With the rise of indie game development there has been a concurrent upswing in the number of retro platformers available on the market and they’ve quickly become a dime a dozen. Few are able to stand out from the crowd but Adventures of Pip from Tic Toc Games manages to do so with a unique gameplay mechanic; the ability to evolve the main character from a single pixel to a 32-bit sprite. Adventures of Pip is a very competent and enjoyable platformer but despite its innovative gameplay twist, it doesn’t quite possess the same kind of magic boasted by the platformers of yore that it tries to emulate.
Adventures of Pip opens with an introduction into the Pixel Kingdom whose social stratification is based upon the residents’ resolutions; those who have more pixels live in luxury whilst the rest live humble lives. A princess going by the name of Adeline is born with the ability to make pixels from nothingness and in typical Sleeping Beauty fashion, she is captured on her sixteenth birthday by evil antagonist Queen DeRezzia who leaves the kingdom in disarray. Pip, an unlikely single-pixel hero sets out on a journey to save Princess Adeline and restore his town.
The written dialogue is rife with wry humour with frequent, resolution-related puns (“I’m not a rez-ist but…”) and it’s nice to see that the game doesn’t take itself too seriously. It’s just a shame that there’s not more of this humour since character interactions are quite infrequent (unless you visit the town and speak to residents you’ve rescued along the way) and as a result Pip and the rest of the supporting cast of characters all feel rather underdeveloped. Also the story follows the overdone ‘unlikely-hero-rising-to-greatness’ formula and feels somewhat lacklustre.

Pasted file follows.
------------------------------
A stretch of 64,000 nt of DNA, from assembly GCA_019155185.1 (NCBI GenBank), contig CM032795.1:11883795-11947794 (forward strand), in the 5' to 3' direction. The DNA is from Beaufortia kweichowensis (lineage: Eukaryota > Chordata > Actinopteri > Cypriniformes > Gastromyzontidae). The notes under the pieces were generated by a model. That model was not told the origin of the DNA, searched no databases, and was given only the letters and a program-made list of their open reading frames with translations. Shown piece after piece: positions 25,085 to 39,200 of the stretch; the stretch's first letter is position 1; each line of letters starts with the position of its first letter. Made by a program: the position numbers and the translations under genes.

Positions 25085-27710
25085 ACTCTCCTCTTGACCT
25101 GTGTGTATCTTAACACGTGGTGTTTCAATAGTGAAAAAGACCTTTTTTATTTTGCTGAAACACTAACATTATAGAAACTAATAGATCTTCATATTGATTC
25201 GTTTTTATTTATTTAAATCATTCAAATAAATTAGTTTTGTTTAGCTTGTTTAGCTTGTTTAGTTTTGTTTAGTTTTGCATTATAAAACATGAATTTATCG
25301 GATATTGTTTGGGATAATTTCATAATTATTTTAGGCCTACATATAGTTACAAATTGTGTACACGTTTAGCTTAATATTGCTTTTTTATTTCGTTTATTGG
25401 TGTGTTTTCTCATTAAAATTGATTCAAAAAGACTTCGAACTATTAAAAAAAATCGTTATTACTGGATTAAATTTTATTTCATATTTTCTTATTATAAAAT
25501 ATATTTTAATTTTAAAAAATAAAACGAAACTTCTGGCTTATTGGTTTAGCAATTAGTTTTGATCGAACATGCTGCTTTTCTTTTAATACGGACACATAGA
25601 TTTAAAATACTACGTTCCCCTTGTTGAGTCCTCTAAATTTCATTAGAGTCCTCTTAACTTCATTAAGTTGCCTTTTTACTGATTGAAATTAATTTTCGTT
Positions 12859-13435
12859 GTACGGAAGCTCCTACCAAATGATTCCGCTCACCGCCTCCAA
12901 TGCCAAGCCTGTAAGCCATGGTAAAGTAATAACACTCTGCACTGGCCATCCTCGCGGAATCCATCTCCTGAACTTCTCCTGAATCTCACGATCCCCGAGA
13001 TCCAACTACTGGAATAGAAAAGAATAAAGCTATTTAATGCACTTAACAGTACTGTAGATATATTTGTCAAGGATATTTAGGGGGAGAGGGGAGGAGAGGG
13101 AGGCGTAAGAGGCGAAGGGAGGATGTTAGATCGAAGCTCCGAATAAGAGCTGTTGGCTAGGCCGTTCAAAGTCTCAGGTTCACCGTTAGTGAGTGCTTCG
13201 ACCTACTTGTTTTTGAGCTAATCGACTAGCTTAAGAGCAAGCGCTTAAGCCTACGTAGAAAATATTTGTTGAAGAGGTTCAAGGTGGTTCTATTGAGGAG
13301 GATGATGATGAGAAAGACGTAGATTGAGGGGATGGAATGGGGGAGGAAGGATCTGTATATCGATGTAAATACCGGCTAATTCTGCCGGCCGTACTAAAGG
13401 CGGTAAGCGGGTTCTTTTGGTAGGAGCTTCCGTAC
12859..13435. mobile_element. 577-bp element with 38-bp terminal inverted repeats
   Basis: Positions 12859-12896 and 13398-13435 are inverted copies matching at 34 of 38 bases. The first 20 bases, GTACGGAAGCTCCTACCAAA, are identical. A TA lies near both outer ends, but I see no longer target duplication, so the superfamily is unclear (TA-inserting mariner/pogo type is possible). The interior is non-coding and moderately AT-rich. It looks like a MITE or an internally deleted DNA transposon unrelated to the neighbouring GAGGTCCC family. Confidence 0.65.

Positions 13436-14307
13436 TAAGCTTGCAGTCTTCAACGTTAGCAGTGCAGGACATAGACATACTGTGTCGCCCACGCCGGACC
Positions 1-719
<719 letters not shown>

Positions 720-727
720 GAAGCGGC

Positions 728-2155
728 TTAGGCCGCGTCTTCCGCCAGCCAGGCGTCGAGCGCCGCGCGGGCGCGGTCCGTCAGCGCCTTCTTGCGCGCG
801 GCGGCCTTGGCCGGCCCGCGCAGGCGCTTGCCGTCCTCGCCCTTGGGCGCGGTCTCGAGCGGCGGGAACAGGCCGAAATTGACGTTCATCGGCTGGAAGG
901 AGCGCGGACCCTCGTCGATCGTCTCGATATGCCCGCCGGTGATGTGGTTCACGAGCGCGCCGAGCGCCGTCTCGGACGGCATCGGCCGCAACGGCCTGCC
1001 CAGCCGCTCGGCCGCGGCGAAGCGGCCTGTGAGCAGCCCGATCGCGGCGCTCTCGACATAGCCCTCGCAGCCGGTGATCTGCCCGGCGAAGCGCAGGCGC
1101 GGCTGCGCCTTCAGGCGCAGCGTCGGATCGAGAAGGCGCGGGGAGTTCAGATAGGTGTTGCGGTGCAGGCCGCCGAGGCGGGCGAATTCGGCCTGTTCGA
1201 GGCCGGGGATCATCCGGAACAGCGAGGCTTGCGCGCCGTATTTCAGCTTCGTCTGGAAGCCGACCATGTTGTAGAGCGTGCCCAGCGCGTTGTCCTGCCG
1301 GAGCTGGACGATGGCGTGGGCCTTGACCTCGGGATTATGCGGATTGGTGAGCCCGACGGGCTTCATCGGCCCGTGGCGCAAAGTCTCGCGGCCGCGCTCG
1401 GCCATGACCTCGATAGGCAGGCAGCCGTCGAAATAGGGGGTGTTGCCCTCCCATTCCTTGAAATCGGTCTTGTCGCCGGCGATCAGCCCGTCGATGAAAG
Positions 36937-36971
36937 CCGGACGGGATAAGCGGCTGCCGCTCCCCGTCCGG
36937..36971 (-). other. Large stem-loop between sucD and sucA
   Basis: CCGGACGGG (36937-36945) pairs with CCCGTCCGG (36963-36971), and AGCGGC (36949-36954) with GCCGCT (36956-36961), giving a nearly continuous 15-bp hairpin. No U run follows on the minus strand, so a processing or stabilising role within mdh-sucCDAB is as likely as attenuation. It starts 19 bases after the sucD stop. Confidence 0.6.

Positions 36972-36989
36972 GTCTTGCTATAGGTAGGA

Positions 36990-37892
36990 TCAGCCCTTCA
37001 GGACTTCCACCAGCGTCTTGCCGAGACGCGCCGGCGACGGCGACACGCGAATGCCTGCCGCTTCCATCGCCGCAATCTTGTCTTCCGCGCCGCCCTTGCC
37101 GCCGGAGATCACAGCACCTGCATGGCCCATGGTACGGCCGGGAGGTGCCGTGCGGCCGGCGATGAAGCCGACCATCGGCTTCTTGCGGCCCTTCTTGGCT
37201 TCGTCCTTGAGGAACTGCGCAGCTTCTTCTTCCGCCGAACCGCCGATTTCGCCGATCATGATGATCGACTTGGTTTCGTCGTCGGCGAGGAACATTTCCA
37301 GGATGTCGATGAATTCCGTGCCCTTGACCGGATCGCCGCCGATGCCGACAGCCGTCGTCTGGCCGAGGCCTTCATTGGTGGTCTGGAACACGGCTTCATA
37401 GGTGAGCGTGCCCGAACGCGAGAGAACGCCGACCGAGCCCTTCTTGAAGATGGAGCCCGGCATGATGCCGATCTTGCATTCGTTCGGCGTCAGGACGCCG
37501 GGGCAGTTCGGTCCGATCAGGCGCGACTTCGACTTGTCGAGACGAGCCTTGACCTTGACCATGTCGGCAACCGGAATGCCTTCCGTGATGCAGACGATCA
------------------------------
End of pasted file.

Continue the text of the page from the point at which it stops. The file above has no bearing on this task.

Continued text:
Adventures of Pip takes place over thirty-six levels and five (generically-named) worlds with a level-by-level format and an overworld map reminiscent of that in Super Mario Bros 3. The controls are what you’d expect from a platformer with the left joystick being used to move Pip, the ‘A’ button to jump and the ‘X’ button to punch as 8-bit Pip and to wield your sword or drag and push an object as 32-bit Pip. The controls are accurate and responsive which makes the platforming in Adventures of Pip both fluid and satisfying.
As well as being able to evolve between a single square and a 32-bit sprite by destroying respawning, crystallised blue bitstream enemies, Pip is also able to devolve by holding the ‘B’ button, momentarily freezing time as he does. Pip has different abilities dependent on his resolution. For example Pip is able to glide as a single pixel, wall jump in his 8-bit form and use his sword to destroy blocks in his 32-bit form. His evolutions respond differently according to the environment, for instance in the Sewer world when water is introduced for the first time you learn that 8-bit Pip will float on the surface, 32-bit Pip will sink right to the bottom and 16-bit Pip is able to swim freely. The gameplay becomes a matter of finding the best evolution for the task at a hand therefore Adventures of Pip is as much a puzzle game as a platformer and quick decision making is required as much as twitch reactions.